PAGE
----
Yeah, there's a puppy store in the mall right by my house. I always torture myself by going in, knowing that I would never purchase one. Lately, I've just stopped going in all together. It makes me sad to see them all crammed in those little boxes, and a lot of times they have ear mites. There's signs all over the store that say "we do not buy from puppy mills", which I find completely hilarious, since one of the basic definitions of a puppy mill is people who sell their puppies to pet shops.

You teach obedience? How cool! I might hit you up for some tips when I finally get my puppy. ;) I just read a book called Katz on Dogs, I'm in the process of writing my review of it. It had a lot of interesting points on why people get dogs, what their motivations are, and why they don't train them enough. It was pretty interesting.

I saw that Corgis were something like the 25th most popular breed in 2005. I was so surprised! I've only known one person who had a Corgi, and most people I talk to don't even know what they are. How are they so popular? It actually makes me feel better about getting a Corgi. If they're so popular, but I rarely see them show up at the local shelters, that must mean their owners love them and never give them up!

I've seen Alicia's blog through the link in your blog, actually. :) I saw her knew Cardigan puppy. Man, Cardigans are the cutest puppies! I really like the name she chose: Clover. I might steal it!

Jenna Z said...

I think Corgis are way up there in the list of most registered dogs because the thing to remember is, that figure is the registered dogs which means the people who went to the trouble of sending in the paperwork. Corgis are VERY popular in many sports and with purebred dog people but maybe not so popular with the general public. We corgi people actually like this because it means our dogs won't end up in shelters in droves like Labs and such. There is a joke in corgi circles that there is an organization called the Lesser Corgi Society whose job it is to tell everyone who's thinking about getting a corgi about how loud, sheddy, demanding, bossy, anti-social with other dogs, heel-nipping, and stubborn they can be. You know, all the things we LOVE about them but that joe-shmoe wouldn't dream of putting up with! Then if they still want one (like you!) they pass and are allowed into the fold.

I teach obedience to our county 4-Hers! I'm by no means a professional, strictly amateur but I've been training since I was in junior high (with a break in the middle for college during which I had no dog and was quite sad about being out of the loop). Sully and I compete in AKC Obedience and Rally and APDT Rally. And we're training for WCFO Freestyle. All my dog friends are really into agility but Sully just doesn't have the inclination and I am not exactly so coordinated at high speeds. :)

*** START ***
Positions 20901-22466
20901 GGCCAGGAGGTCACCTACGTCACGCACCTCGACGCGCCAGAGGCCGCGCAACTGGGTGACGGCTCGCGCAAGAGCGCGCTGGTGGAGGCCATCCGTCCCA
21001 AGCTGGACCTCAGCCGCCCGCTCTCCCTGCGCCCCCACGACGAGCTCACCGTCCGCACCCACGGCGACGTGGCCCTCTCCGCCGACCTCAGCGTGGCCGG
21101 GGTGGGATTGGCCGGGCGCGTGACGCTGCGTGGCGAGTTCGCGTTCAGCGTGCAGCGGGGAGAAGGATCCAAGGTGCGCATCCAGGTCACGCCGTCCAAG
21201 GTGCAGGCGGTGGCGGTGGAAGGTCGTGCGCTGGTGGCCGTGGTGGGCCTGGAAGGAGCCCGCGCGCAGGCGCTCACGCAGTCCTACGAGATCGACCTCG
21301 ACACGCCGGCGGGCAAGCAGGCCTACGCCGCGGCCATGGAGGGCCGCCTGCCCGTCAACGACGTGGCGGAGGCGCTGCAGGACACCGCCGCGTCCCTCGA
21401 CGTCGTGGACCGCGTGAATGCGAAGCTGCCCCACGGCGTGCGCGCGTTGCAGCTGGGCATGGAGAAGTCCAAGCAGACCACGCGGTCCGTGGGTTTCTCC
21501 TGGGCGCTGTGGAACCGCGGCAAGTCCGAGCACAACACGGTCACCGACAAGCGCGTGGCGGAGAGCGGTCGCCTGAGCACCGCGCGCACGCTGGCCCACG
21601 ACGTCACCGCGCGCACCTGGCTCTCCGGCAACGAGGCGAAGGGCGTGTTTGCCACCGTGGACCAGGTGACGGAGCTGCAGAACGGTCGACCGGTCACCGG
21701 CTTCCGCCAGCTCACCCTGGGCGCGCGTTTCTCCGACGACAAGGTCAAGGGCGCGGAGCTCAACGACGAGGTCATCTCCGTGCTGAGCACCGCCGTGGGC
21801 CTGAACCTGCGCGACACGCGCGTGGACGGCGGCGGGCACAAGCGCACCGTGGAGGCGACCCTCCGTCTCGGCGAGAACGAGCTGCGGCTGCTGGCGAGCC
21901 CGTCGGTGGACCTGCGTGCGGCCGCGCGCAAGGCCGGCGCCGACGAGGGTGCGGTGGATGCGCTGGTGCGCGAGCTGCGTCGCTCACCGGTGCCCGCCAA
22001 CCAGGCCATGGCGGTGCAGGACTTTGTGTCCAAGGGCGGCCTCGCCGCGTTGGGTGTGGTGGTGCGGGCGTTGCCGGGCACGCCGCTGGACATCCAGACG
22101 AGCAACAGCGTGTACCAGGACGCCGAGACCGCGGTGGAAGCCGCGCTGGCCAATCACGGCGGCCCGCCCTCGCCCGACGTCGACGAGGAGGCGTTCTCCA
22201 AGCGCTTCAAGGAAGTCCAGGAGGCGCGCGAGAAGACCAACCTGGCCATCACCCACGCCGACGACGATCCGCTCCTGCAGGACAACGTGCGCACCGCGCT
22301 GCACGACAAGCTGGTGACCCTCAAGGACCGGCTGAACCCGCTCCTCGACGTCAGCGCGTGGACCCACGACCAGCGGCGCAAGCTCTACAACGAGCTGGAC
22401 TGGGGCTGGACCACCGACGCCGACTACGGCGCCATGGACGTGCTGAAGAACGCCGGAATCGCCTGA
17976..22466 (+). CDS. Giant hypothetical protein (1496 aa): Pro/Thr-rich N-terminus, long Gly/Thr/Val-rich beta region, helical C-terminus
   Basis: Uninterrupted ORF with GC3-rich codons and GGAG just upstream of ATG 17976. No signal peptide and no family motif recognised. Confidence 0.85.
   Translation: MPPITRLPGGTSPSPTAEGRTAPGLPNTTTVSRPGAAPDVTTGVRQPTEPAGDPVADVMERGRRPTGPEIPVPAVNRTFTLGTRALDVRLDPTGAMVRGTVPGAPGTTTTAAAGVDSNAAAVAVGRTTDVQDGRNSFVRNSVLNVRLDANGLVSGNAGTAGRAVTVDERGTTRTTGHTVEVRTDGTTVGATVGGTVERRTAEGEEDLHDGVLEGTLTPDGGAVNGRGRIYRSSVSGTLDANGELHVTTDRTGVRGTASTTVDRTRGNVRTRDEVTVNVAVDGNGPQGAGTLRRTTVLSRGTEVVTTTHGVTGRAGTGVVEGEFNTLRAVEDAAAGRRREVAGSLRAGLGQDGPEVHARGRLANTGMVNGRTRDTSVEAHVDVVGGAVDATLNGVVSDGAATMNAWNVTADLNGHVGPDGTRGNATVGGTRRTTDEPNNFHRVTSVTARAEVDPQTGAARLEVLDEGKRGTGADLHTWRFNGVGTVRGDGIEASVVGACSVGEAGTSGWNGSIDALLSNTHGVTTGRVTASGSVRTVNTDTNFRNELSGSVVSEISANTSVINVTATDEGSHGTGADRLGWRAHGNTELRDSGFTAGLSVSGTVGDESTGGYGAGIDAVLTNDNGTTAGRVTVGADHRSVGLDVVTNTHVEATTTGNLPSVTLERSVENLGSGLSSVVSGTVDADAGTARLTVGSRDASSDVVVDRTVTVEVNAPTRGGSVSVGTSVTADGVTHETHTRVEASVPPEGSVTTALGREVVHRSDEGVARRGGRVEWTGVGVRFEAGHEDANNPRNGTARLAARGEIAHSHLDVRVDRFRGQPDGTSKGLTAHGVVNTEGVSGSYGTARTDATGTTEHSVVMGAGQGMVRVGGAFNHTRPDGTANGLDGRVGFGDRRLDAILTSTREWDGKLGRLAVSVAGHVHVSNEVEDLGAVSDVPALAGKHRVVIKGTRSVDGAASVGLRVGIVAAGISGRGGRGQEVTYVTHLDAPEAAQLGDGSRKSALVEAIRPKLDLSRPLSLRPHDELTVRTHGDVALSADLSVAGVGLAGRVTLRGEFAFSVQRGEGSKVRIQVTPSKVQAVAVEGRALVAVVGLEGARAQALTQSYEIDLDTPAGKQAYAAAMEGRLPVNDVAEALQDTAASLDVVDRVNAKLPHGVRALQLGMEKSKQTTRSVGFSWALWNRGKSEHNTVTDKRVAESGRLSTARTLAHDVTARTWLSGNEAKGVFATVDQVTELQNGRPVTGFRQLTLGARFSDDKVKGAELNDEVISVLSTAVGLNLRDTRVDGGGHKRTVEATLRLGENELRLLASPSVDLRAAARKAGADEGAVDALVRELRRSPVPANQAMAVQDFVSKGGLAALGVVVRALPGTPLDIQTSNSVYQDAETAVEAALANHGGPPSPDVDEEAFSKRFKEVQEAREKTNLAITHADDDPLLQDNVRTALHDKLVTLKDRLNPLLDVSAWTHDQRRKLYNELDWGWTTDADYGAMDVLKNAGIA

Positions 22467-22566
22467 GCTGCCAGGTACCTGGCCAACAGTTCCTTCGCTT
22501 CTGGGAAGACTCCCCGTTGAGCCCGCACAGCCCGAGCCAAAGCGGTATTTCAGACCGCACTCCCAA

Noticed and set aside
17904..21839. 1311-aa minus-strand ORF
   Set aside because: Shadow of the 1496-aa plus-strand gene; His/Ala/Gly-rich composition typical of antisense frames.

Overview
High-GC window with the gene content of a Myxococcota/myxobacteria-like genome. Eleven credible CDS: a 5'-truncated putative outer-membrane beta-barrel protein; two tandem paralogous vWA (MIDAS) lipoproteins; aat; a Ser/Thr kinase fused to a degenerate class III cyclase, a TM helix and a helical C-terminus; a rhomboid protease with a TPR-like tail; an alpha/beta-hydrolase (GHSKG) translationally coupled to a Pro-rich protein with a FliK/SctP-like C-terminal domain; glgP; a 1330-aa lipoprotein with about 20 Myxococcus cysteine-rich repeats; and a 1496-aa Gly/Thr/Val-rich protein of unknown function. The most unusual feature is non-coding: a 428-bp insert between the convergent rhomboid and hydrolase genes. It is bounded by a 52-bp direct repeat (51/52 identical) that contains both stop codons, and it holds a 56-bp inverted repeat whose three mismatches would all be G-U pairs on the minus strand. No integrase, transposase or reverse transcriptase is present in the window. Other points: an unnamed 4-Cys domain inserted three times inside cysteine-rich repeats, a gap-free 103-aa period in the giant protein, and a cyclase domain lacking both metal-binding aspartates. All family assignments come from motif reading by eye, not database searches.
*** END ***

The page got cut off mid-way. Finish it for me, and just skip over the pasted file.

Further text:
I have not shopped at the mall since the puppy store opened and we have all written letters stating as much to the mall. All they care about is what brings in the money and pays the rent so they've lost my business for good. I'd rather drive 45 minutes to the mall in the next town than support them. After having seen papers from dogs from the store, I know for a fact that at least some of them came from puppy mills and yet they continue to tell people they have "built excellent relationships with small local breeders." How are average people supposed to know any better that what they say isn't true? And there's nothing we can do because there is no real definition of a puppy mill as far as the law is concerned so they're not misrepresenting their product. Makes me so mad!

JuLo said...

Hmm, that's a good point. Corgis are probably more popular in the competition world, and labs and retrievers are more popular as family pets. Good point!

From what I've read about Corgis, I think ours will fit right in with my husband and I. I'm also loud, sheddy, stubborn, demanding, bossy, and anti-social. We'll get along great! ;)

What is rally exactly? I'd like to look into doing obedience, agility, or herding with my dog, depending on what s/he likes and if we have a good time doing it. But it sounds like it'd be really fun, and I'd like to make sure my Corgi feels like s/he has "work to do". I've read that Corgis who don't feel like they're doing a job can get bored and "give themselves a job".

Unfortunately, where I live all the malls in the area are owned by the same company, so boycotting one wouldn't really hurt the company either way.

Anonymous said...

I have a cavachon and the only time that he barks is if you youre playing rough with him...he was very easy to train and teach tricks and hes a weird thing that he does is that he sprints for like 10 min. everyday although we take him on walks and run every day

Anonymous said...

Hey, Nice sight. I am a PW Corgi breeder and recently bread one of my females to a toy poodle. The puppies turned out absolutely adorable. Not many Corgi poos on the planet. With all the designer dogs today, I thought it would be interesting to see what they would be like. I am pleasantly surprised by what we got. Oh and by the way I understand that the Laboradoodles, and goldendoodles are now AKC recognized breeds, according to a friend of mine anyhow. Thanks for the opportunity to blog.

CorgiGirl said...

Would breeding a pembroke with a cardigan be considered a mixed breed, and would it reduce health issues?